Hey, all! It’s crunch time here in Polly-land. The Russky and I are due to leave on Thursday for sunny old England for a few days. Buuuut (and there’s always a but, isn’t there?): he hasn’t gotten his visa yet. Can I just say how much more stressful it is trying to travel with someone with a Russian passport? Madness!
So now I’m in a scramble to figure out the visa, change the flight if possible, and do some writing projects that I’ve taken on for other places. I’m not normally this busy so I feel my puny brain overheating as it tries to pull itself in many different directions.
In non-stress news, this weekend I went to check out Moscow’s “Night in the Museum” with some people. Each year Moscow’s museums open themselves to the public until 1AM at reduced prices or free. Of course the lines are epically long, especially for the big museums, but it’s a really fun night when it seems like almost everyone in Moscow is out.
Hey dudes and dudettes! Today I’m trying something a little different and having a guest post. Who doesn’t like finding a new and interesting blog to follow?
Today’s post comes c/o Jenna Longoria: a writer, yogi, and teacher, with an incurable case of wanderlust. You can read more about her tales of expat living, teaching, and tramping at Nomad Notions.
Check it out:
Bad relationships. We have all had them. And if you say you haven’t, you are a liar.
You know the type. Half the time things are going great. Your loved one and you share tender moments, a nice laugh, have a good week or two. And then ^#%265*@*@#! A fight. An argument. Moments that are close to hatred. That make you ask “who the hell is this person, and why am I with them?”. You contemplate leaving. Envision yourself walking away from the chaos and pulling yourself away from the black hole that will eventually suck the life out of you if you don’t escape soon. BUT then…..Things get better again! You “make up”, and laugh about things. You are so encapsulated by each other’s love that damn, what WAS it that you were even fighting about again???
By this point guy or doll, you are stuck in One. Big. Vicious. Cycle.
Well, this type of relationship is the closest metaphor for what it is like teaching my Kindergarten class in Honduras.
I don’t know what it is about spring that makes me so nostalgic, but so it is.
Currently Sochi is in the news for its upcoming role as the host of the 2014 Winter Olympics. In the winter of 2011, Sochi was a little more personal… Mostly because of its cheap flights to and from Moscow. Having a lot of free holiday time but not a lot of money, a friend and I decided that Sochi in the off-season was an excellent choice.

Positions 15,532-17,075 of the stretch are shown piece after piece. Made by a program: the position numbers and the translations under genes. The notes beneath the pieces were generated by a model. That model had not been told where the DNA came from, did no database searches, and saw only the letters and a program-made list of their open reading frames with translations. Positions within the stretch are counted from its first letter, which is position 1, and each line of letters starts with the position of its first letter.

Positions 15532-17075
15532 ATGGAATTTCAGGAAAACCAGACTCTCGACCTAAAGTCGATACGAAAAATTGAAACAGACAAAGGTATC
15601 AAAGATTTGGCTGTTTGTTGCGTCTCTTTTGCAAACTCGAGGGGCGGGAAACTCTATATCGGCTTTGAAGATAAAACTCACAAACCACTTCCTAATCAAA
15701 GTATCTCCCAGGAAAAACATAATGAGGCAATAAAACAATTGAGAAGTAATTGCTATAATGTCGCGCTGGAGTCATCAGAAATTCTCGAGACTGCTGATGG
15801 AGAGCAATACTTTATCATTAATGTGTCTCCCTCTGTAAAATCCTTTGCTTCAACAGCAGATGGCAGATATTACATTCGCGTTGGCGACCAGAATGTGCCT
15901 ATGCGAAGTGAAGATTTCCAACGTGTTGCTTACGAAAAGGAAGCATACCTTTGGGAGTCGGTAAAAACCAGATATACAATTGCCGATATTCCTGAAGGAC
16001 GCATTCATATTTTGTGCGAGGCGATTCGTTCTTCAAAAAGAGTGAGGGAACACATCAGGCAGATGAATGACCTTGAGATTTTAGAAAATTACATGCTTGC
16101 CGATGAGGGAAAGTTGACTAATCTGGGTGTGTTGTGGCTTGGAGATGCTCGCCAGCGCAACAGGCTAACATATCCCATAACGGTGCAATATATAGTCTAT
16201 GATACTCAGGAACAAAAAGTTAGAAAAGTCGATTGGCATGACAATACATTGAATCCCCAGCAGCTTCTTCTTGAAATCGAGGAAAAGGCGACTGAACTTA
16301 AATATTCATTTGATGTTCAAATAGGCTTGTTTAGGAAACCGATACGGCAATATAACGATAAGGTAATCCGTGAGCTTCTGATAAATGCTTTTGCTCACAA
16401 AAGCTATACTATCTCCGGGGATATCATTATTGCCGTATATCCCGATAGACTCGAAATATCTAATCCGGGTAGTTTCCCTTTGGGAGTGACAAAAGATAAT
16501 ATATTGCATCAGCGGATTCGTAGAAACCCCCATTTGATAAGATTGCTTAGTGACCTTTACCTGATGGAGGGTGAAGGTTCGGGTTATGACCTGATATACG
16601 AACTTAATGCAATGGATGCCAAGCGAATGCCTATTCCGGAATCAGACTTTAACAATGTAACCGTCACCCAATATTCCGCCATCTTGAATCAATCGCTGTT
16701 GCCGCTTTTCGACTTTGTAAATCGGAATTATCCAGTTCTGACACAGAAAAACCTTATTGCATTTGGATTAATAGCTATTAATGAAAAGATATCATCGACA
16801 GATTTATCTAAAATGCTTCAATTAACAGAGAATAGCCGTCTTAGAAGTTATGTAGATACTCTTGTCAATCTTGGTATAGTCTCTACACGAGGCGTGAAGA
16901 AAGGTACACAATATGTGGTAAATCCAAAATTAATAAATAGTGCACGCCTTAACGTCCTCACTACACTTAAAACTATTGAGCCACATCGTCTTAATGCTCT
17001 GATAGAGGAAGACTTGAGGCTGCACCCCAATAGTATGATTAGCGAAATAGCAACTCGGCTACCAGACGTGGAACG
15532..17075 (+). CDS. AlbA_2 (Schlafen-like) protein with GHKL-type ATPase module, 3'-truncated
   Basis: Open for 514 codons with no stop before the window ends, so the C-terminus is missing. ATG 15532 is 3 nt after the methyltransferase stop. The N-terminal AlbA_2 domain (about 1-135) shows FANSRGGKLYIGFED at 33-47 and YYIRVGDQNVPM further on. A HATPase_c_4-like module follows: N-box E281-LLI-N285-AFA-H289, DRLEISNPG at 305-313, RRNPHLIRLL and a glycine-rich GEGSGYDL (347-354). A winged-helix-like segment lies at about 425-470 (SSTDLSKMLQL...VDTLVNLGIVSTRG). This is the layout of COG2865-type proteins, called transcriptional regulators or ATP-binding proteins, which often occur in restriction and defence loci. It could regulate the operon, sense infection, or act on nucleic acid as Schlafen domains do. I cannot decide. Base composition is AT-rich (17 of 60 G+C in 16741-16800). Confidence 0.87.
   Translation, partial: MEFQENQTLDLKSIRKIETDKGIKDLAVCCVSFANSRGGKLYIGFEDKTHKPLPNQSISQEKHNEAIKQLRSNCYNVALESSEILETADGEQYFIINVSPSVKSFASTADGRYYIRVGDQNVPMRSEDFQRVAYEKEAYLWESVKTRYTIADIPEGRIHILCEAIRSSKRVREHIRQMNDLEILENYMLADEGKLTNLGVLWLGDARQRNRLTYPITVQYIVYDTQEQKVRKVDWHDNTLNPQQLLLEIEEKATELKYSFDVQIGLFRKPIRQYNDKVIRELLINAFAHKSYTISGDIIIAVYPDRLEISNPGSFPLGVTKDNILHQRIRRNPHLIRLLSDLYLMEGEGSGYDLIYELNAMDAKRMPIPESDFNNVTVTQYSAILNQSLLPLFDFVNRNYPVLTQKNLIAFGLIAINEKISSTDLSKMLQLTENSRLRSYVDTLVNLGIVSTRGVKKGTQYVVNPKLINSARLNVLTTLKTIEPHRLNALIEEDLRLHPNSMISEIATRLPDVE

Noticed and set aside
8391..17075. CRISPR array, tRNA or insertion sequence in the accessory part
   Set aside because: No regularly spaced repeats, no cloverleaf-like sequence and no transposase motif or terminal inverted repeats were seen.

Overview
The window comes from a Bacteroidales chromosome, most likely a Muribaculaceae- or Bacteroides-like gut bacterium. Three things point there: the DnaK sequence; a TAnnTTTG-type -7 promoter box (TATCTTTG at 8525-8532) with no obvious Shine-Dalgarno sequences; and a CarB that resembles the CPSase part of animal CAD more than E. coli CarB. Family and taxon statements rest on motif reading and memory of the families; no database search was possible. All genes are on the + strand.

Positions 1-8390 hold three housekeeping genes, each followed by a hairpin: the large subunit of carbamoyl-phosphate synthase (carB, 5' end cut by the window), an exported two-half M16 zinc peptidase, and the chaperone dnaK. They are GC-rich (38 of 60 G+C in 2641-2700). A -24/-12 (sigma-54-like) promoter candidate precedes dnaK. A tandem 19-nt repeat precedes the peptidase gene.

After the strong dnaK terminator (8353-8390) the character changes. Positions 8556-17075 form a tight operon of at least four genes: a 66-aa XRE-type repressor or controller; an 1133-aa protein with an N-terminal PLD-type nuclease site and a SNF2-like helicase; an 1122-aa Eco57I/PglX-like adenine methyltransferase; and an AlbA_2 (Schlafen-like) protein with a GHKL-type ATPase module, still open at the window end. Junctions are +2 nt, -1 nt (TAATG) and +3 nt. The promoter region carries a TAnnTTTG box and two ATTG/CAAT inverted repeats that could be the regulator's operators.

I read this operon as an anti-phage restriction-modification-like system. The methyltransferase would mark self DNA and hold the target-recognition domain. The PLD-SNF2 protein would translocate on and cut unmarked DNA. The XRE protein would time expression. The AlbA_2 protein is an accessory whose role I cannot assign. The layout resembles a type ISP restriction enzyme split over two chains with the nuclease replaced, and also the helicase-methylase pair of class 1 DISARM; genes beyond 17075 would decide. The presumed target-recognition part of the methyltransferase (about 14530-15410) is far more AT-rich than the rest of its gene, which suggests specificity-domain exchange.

In late December we flew into the local airport, Adler. The airport was small but modern – with an excellent WIFI connection (a pleasant surprise). As we stepped outside we immediately shed our jackets, thrilled to be going without heavy layers for the first time in months. Coming from Moscow’s bitter cold, the Black Sea region’s 50F weather felt just like summer.
Well, it’s May 13th and it’s 80 degrees outside… After a brief Google conversion: about 27C. I still don’t find it easy to understand Celsius once it gets above 5 or so.
Stupid American measuring systems aside, it’s hot.
Now, growing up in Virginia, I understand that this weather is not really hot hot. Russia doesn’t really do hot hot (except for the first month that I lived here, thanks). But for someone who hasn’t seen the sun since last August, it’s a shock to the system. Aggressive sunshine, heat, and total lack of air conditioning is bumming me out and reminding me why Russian winter doesn’t bother me as much as it does other people.
A quick note: I was invited to write a short informational page over at Expats Arrival, a very useful site for expats looking for practical information when moving abroad. I wrote about getting hooked up (technologically speaking) in Russia. If you’re trying to choose an internet provider, I’m your girl!)) Check it out here.
Have you ever had those days where you went to sleep sick, woke up feeling OK, proceeded to go about your merry way, and by the end of the day feel like trash again? I ask this because I’d like to believe that I’m not the only one stupid enough to do this.
OK, I did it twice this week. But it’s vacation! As the second part of our May holidays rolled around, I got a fever. But fever be damned — I was going to celebrate Victory Day!
And the drinks, of course, will totally kill your tab:
Beer (0,5 L): 170 – 400 rubles ($6-12)
Cocktails: you’re lucky if you can find a rum and coke under 300 ($10)
I guess it’s not so expensive, but when you’re basically paying for something fried and/or rubbery, as well as watered-down drinks, it’s kind of a downer to get a check that comes up to about 1000 rubles ($30) per person.
A string of terribly mediocre food got me thinking about one of the restaurants I’ve most enjoyed in Moscow: Montalto.
I’m not massively competitive, but writing under a deadline is super helpful, as I’m not someone who gets anything done when it’s presented to me as an indefinite project.
Anyway, here’s part of something I wrote for a contest (same as a few weeks ago):
I watch wearily as one of the many Svetlanas reaches into her Chanel purse, touches up her MAC lipstick (Russian Red, obviously), all while typing apathetically on her iPhone. It’s 8:30 AM and I’m already questioning my sanity.
I’ve been teaching English in Moscow for three years now. I’ve worked in two private schools that cater to wealthier clientele and their offspring. If you want to regale your friends and family with inspiring tales of helping impoverished children learn their alphabet, or about the struggles of teaching 30-40 children per class, central Moscow is not the place to do it. Instead, you’ll give them other kinds of horror stories: how the rich and privileged ran you ragged, and inevitably the worst teaching day ever.